There are two sectors that tick all three ESG boxes for their positive impact on the environment, society and governance, experts agreed at Real Asset Media’s Senior Housing & Healthcare Investment briefing, which took place recently at MIPIM in Cannes.
Stephen Miles, Executive Director – Head of Operational Real Estate Investment, Continental Europe, CBRE
“Until now capital has focused on the E, the greening and energy efficiency of buildings, but now it’s looking at the social aspect like in the US,” said Stephen Miles, executive director – head of operational real estate investment, continental Europe, CBRE. “It’s all coming together, because people realise that you have to have the complete package.”
In the healthcare sector it has often been the other way round, with social impact coming first and the sustainability angle being looked at later.
“Healthcare is very focused on the S, the social impact is clear,” said Dietmar Zischg, partner, CMS Adonnino Ascoli & Cavasola Scamoni. “We assist investors in setting up dedicated healthcare funds, but then usually work is needed on the E because existing stock is not compliant. But they find that capex improvements drive down service charges, so it’s a positive.”
A well thought-out ESG strategy is now an absolute must and this trend is being driven by investors and lenders more than regulators. Regulations also vary in different European countries so companies have to adapt and be pro-active.
“Sometimes we have to anticipate regulations, because we can’t wait,” said Raoul Thomassen, chief operational officer, Aedifica. “But future-proofing our portfolio is crucial to us, because we are building for the next thirty years.”
European senior housing and healthcare are becoming less alternative and more mainstream as they attract more institutional capital that is keen to diversify.
“Many pension funds and insurance companies will try to widen their footprint in the sector and many operators will try to develop a platform,” said Cushman & Wakefield capital markets partner Jan-Bastian Knod, head of residential and healthcare advisory. “French operators now cover all European countries, which makes it interesting for institutional capital looking for core product, because it’s a guarantee of quality.”
As institutional capital comes in, developers will see the opportunity and bring more product to the market.
“We focus on Germany and France but we want diversification so we are looking at Spain and Italy, where we see potential because of the shift from family care to professional care in specialised facilities”, said Nikolai Schmidt, managing director – transaction health care, Swiss Life Asset Managers.
Investors are increasingly crossing borders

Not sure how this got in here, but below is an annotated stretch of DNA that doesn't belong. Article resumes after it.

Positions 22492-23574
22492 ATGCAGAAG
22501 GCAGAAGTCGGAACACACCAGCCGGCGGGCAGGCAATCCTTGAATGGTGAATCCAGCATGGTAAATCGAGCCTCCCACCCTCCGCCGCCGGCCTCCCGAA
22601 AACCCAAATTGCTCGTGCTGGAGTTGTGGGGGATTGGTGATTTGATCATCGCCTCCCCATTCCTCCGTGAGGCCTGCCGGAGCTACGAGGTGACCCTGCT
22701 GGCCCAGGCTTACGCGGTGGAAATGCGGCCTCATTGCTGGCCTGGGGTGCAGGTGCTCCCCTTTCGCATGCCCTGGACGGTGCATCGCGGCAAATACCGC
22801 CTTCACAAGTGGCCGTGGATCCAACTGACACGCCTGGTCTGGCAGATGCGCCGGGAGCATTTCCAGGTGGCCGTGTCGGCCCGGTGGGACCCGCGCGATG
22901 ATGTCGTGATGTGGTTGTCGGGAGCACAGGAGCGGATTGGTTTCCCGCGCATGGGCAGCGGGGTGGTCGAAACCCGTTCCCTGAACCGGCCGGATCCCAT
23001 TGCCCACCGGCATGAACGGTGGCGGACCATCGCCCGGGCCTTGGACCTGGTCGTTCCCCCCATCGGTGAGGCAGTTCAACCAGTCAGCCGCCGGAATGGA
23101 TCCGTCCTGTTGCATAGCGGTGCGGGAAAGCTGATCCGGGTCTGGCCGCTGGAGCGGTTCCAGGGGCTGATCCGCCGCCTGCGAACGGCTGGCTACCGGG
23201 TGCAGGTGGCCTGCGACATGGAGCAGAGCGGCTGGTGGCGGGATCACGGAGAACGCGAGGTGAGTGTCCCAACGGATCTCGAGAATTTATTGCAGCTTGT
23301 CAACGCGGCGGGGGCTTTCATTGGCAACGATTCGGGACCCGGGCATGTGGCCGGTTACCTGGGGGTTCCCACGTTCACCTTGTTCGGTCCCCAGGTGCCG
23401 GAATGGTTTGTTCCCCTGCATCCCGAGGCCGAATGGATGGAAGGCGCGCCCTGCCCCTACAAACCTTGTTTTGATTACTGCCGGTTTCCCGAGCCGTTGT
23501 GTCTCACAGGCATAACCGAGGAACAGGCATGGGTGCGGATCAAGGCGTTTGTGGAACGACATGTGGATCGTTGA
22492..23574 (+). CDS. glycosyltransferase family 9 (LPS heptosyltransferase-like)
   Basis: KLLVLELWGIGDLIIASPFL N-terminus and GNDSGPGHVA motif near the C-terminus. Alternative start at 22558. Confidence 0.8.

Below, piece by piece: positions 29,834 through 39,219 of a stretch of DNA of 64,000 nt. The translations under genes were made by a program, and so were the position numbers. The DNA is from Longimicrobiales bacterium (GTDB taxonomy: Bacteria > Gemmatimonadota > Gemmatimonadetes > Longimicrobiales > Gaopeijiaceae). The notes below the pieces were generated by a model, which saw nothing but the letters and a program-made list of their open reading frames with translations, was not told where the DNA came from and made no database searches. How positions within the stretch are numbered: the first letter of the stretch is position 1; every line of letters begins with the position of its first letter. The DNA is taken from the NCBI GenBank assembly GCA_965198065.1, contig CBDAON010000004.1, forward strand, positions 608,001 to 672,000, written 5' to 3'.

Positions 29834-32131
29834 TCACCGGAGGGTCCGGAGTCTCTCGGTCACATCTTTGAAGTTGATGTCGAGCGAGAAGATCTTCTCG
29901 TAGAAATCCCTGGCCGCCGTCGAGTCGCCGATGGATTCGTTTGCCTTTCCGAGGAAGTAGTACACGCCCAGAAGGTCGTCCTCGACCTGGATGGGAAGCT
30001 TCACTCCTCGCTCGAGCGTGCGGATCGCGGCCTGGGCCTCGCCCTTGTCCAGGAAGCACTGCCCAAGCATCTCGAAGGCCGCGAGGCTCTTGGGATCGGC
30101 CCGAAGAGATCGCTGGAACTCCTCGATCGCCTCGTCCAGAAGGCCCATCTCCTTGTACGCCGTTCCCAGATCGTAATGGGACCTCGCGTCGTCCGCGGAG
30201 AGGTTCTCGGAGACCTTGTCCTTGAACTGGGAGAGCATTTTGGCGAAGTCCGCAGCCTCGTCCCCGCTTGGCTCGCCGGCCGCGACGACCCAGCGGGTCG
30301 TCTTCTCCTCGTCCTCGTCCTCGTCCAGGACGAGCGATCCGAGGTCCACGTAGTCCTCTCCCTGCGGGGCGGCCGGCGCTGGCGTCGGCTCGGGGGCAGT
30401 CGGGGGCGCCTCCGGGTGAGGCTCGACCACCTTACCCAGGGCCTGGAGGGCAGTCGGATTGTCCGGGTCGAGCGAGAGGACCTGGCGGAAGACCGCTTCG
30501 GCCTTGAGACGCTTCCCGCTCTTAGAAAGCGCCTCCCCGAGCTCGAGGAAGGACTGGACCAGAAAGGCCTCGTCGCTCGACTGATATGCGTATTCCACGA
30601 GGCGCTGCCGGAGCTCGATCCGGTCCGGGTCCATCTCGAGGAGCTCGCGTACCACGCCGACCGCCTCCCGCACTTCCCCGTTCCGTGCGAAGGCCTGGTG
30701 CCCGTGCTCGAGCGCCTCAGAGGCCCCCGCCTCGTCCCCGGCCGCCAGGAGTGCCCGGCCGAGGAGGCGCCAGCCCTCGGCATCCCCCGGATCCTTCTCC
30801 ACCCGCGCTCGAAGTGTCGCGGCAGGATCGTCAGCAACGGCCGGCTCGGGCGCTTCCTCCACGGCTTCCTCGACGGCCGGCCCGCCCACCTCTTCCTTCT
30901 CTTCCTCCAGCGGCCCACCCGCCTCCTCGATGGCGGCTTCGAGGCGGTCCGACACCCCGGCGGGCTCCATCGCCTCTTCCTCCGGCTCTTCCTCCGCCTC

Germany and France are the biggest markets in Continental Europe, where investors can find the best opportunities of portfolio deals, but investors are increasingly casting their net wider.
“Operators are beginning to cross borders and bring their expertise to countries like Spain and Italy,” said Caryn Donahue, head of senior housing transactions, Savills. “I see more consolidation happening in the market.”
Caryn Donahue, Head of Senior Housing Transactions, Savills
There is a lot of choice for investors, as these asset classes have many sub-sectors they can choose to focus on.
“There is no lack of demand from investors, but capital feels most comfortable with independent living,” said Miles. “There is huge scope for institutional capital to come in and expand that part of the market, providing the right types of accommodation so people can live independent lives for longer.”
Hybrid schemes, which provide a combination of independent and assisted living, are also becoming more popular in some European countries.
“There’s a shift underway from nursing homes to assisted living, because it’s less regulation-intense and it needs less staff,” said Schmidt. “It is very difficult to find qualified staff to work in nursing homes.”
Looking at the US market, which is more mature, gives an idea of the next steps that need to be taken in Europe.
“In the US the sector is much better understood by investors, while Europe still has a long way to go,” said Donahue. “In the US, for example, there are clear definitions for the many sub-sectors, while in Europe it’s difficult for entrants to know what is being talked about.”
Terminology is a real issue that can deter new entrants and confuse existing players.
“If you want to attract institutional capital to the market you have to make it easier for them and naming conventions would be an important first step,” said Miles.
Author: Nicol Dynes
Source: Real Asset Insight